You don’t want to be tipsy when you rent from Broward BCycle (broward.bcycle.com), where e-bikes go from 0 to 12 miles per hour in a ridiculously short amount of time — there’s no better way to get around. Not only is the app user-friendly, there are docking stations up and down the beach, most well-stocked with pastel-colored cruisers you can rent for $7.49 per half-hour. Within minutes, I was gliding down one of Lauderdale’s well-marked bike lanes on the way to dinner at Coconuts (429 Sea Breeze Blvd., 954-525-2421, coconutsfortlauderdale.com), where I enjoyed the house specialty, scoobies — blue crab claws swimming in a garlicky, buttery broth (market price, I paid $27)--along with a wonderful platter of coconut shrimp ($24). 

6:45 p.m.: Cycling the city

Back on my e-bike, I headed for the nearest causeway over the Intracoastal Waterway and Las Olas Boulevard, a nightlife center on the mainland. Along the way, I pedaled the intricate and dazzling system of canals from which Fort Lauderdale derives its nickname, Venice of America. First dredged in the 1920s and a jaw-dropping 165 miles long, the canals are lined with million-dollar homes and the gigantic yachts that accompany them, and full of lots of pedestrian- and bike-friendly bridges and streets, even a few water taxis and gondolas.

Las Olas Boulevard is a popular thoroughfare in Ft. Lauderdale,...

Las Olas Boulevard is a popular thoroughfare in Ft. Lauderdale, Florida. Credit: Getty Images/Torresigner

The area was beautiful at sunset, as was famed Las Olas Boulevard, lined as it was with restaurants, galleries and boutiques, and where live music boomed out of big, crowded spots like Cuba Libre (800 E. Las Olas Blvd., 954-314-6500, cubalibrerestaurant.com), which plays Latin favorites in an open-air setting, and Voodoo Bayou (715 E. Las Olas Blvd., 954-314-0669, voodoobayou.com) a Cajun concern that also boasts music most nights.

My last stop that night was the Riverwalk, which, like the canals, is fed by the New River, a charming, wonderfully landscaped promenade (some of it recently completed) that winds its way past condo towers, sidewalk cafes and parklets, along with cultural institutions like the Broward Center for Performing Arts (201 SW Fifth Ave., 954-462-2222, browardcenter.org) and the kid-centric Museum of Discovery and Science (401 SW Second St., 954-467-6637, mods.org).

By then it was 11 p.m. and my legs were about to fall off, so I headed back over the causeway for a nightcap at the unmissable Elbo Room beach bar (241 S. Fort Lauderdale Beach Blvd., 954-463-4615, elboroom.com), a cash-only, food-less establishment that opened in 1938, was long ago featured in movies like “Where the Boys Are,” and apparently features live music from 11 a.m. to infinity daily.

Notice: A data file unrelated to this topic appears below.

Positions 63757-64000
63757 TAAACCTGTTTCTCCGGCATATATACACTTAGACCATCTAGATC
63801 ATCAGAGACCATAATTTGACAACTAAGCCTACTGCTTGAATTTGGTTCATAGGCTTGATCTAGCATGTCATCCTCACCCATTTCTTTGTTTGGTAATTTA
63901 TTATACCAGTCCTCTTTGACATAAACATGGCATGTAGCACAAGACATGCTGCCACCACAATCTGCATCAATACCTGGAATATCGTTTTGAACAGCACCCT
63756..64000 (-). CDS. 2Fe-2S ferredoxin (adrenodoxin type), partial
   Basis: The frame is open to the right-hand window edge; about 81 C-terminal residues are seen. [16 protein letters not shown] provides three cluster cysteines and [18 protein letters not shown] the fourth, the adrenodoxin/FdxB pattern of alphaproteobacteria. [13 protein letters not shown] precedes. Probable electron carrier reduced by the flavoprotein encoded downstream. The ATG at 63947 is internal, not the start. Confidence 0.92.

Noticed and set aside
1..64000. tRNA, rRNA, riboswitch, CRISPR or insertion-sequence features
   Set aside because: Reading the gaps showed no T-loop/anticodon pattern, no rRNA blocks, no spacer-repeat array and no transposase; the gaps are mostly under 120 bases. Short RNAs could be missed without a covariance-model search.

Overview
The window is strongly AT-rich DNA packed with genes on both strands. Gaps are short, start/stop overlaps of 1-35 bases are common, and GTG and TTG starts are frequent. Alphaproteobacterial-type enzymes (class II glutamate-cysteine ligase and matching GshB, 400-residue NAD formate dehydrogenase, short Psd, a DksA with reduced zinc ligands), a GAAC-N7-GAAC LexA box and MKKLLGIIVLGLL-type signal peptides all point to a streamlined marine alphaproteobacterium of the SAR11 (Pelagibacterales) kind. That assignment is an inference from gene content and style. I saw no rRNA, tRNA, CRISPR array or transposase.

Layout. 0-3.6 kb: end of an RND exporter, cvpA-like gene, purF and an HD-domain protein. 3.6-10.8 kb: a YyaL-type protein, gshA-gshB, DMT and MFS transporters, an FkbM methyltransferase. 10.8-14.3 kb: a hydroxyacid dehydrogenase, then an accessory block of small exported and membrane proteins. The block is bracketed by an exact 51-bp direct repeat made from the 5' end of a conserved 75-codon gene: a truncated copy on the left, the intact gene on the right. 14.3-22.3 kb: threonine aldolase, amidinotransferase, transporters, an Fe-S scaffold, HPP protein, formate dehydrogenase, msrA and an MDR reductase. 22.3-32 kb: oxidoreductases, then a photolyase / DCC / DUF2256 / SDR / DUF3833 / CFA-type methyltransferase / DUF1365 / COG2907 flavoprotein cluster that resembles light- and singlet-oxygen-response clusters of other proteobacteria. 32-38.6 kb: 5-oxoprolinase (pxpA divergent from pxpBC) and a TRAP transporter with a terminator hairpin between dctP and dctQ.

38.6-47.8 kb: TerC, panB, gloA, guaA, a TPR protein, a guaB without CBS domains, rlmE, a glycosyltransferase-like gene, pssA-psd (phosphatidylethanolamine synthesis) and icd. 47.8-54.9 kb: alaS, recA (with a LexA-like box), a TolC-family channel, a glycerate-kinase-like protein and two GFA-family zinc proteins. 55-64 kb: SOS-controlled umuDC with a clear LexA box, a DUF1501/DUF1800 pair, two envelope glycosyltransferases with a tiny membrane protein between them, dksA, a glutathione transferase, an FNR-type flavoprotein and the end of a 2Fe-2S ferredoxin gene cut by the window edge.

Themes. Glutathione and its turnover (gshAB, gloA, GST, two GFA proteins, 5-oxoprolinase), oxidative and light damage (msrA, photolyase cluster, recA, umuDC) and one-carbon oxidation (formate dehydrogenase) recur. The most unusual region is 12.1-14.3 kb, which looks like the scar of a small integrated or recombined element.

Wednesday, 7 a.m.: Breakfast on the beach

Carnitas hash with poached eggs at Lona Cocina & Tequileria...

Carnitas hash with poached eggs at Lona Cocina & Tequileria on Fort Lauderdale beach.  Credit: Newsday/Scott Vogel

Up bright and early so I could watch the sunrise over the ocean and get a good seat on the veranda, I sauntered over to Lona Cocina & Tequileria at the Westin Hotel (321 N. Fort Lauderdale Beach Blvd., 954-245-3069, lonarestaurant.com) which, that name notwithstanding, is a terrific place for breakfast, especially if you’re partial to terrific poached eggs with carnitas smothered in a chipotle hollandaise ($15) and equally terrific waterfront views.

9 a.m., Bidding farewell to the ocean and more

My 24-hour odyssey drawing to a close, I couldn’t resist heading back to Sebastian Street for one last swim, one last bike ride through the canals and the Riverwalk, and one last fruity cocktail at Lulu’s Bait Shack (17 S. Atlantic Blvd., 954-463-7425, lulusbaitshack.com), along with an irresistible basket of conch fritters served with a sweet Thai chile sauce ($17).

12:15 p.m., Homeward bound

Fort Lauderdale’s airport being just a tad bigger than Islip’s, I gave myself a bit more time, hiring an Uber to get me at the terminal at 12:40 p.m. I easily made my 1:57 flight, my trip coming to a close when Frontier landed on Long Island at 5:05 p.m. After such a whirlwind, did I need a vacation from my vacation? Of course. But as soon as my plane touched down in rainy Islip, I was ready to do it all over again.

Bargain Flight Travel Tips

For the most up-to-date information on most airlines’ fares, consult Google Flights (flights.google.com) and plan on booking your trip at least one week in advance. (As of this writing, there were no fewer than 14 days in June offering round-trip fares to Fort Lauderdale for less than $100, and one for as little as $52.) As for hotels, blind-booking online travel agencies like Priceline and Hotwire are a good first stop, but don’t choose hastily, as advertised prices do not include taxes or resort fees, both of which can add significantly to the cost of a stay.